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Can a very small country have a very big heart?

by Shmuel Rosner

June 20, 2012 | 1:08 pm

South Sudanese refugee Samuel Akue prepares for his deportation from Israel, June 11, 2012. Photo by REUTERS/Baz Ratner

My recent article for IHT-New York Times deals with Israel’s deportation of African illegal foreign workers. Israel was forcing 120 South Sudanese to leave the country on Sunday, starting what could develop into a deportation of thousands of unauthorized African migrants who have poured into the Jewish state. Here are a couple of paragraphs from my article:

It is heartbreaking, even shocking, to see Israelis making racist comments and taking actions that smack of hate. It is also unsurprising. Israel is a small country, obsessed with the need to guard its Jewish majority. It is also too small to absorb so many poor illegal migrants.

For the last two weeks Israelis have been debating the many complications of this problem. Questions of morality are naturally raised, coupled with considerations of the unique history of their country with its roots in immigration and persecution of the Jews. These issues have no easy solutions, and can perhaps be summed up in one question: Can a very small country have a very big heart?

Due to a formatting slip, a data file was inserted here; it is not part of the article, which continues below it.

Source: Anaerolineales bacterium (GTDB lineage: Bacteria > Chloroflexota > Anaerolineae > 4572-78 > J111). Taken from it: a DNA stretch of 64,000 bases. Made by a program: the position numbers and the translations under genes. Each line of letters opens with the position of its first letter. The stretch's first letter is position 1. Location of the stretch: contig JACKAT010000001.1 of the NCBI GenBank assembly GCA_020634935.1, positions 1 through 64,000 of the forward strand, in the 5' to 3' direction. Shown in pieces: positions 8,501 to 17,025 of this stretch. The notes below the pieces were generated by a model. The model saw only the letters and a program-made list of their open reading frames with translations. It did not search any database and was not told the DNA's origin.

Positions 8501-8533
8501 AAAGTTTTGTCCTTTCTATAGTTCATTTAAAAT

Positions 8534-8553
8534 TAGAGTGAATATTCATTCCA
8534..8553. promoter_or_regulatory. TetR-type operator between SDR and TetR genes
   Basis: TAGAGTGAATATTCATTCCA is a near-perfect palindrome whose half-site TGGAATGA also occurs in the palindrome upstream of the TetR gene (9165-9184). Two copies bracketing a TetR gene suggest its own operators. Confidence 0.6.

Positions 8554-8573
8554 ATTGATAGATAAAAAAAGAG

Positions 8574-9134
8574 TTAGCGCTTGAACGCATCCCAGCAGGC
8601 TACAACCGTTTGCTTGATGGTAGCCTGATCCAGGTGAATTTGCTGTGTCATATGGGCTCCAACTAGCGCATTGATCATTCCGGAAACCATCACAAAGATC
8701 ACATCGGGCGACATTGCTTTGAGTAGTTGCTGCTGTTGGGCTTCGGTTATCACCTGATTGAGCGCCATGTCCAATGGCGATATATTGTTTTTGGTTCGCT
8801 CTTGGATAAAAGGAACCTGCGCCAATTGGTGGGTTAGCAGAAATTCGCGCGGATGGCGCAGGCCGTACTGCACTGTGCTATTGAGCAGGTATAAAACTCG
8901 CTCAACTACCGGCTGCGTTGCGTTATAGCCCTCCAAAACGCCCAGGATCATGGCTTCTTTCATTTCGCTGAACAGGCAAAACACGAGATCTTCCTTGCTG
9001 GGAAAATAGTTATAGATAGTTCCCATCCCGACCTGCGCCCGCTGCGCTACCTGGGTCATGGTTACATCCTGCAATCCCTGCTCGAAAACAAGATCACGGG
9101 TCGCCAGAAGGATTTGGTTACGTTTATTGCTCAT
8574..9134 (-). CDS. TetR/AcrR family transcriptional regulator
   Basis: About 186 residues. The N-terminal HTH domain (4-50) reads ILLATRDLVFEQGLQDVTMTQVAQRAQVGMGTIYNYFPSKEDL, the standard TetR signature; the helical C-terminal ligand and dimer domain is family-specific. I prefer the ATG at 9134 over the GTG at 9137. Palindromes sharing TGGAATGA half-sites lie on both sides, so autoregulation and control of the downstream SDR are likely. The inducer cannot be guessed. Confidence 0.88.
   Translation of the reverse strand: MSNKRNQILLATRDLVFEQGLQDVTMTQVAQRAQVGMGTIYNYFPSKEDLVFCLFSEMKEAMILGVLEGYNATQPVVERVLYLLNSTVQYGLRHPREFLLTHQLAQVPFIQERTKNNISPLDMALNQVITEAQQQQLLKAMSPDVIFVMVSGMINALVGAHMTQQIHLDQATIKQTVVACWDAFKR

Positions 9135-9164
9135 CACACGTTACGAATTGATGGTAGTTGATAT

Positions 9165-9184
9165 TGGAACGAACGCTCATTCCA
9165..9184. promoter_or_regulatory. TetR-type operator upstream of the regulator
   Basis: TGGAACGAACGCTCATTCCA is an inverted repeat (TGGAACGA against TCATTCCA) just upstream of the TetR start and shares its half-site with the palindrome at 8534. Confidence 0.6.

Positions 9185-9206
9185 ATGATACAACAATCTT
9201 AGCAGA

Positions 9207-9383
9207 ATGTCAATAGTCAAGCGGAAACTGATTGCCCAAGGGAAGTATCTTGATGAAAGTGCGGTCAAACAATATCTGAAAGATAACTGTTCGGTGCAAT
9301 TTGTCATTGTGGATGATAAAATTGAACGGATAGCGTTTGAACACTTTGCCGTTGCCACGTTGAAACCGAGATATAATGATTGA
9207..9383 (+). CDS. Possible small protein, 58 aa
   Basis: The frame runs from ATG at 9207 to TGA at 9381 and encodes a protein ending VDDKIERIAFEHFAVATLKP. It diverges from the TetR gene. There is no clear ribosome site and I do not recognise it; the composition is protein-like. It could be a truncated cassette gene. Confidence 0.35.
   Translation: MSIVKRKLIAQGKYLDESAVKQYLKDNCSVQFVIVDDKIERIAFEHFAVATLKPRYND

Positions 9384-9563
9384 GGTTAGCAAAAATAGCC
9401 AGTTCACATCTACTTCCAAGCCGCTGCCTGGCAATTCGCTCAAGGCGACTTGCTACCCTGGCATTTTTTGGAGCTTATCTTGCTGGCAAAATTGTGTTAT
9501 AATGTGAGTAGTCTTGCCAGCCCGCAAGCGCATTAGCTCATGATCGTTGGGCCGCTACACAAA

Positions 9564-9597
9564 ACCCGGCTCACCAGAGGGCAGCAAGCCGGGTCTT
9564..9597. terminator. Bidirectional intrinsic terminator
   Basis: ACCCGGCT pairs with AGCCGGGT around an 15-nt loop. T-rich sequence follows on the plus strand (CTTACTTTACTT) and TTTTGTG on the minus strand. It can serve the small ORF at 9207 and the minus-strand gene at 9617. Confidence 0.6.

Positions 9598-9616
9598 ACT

The answer, sadly, is no. Not always, anyway. Given our history, demography, current political circumstances and values, a serious effort to block illegal immigration from Africa – or any other region — is essential. It is essential if we want Israel to remain Jewish. It is essential if we want Israel to remain prosperous.

You can read the full article here.

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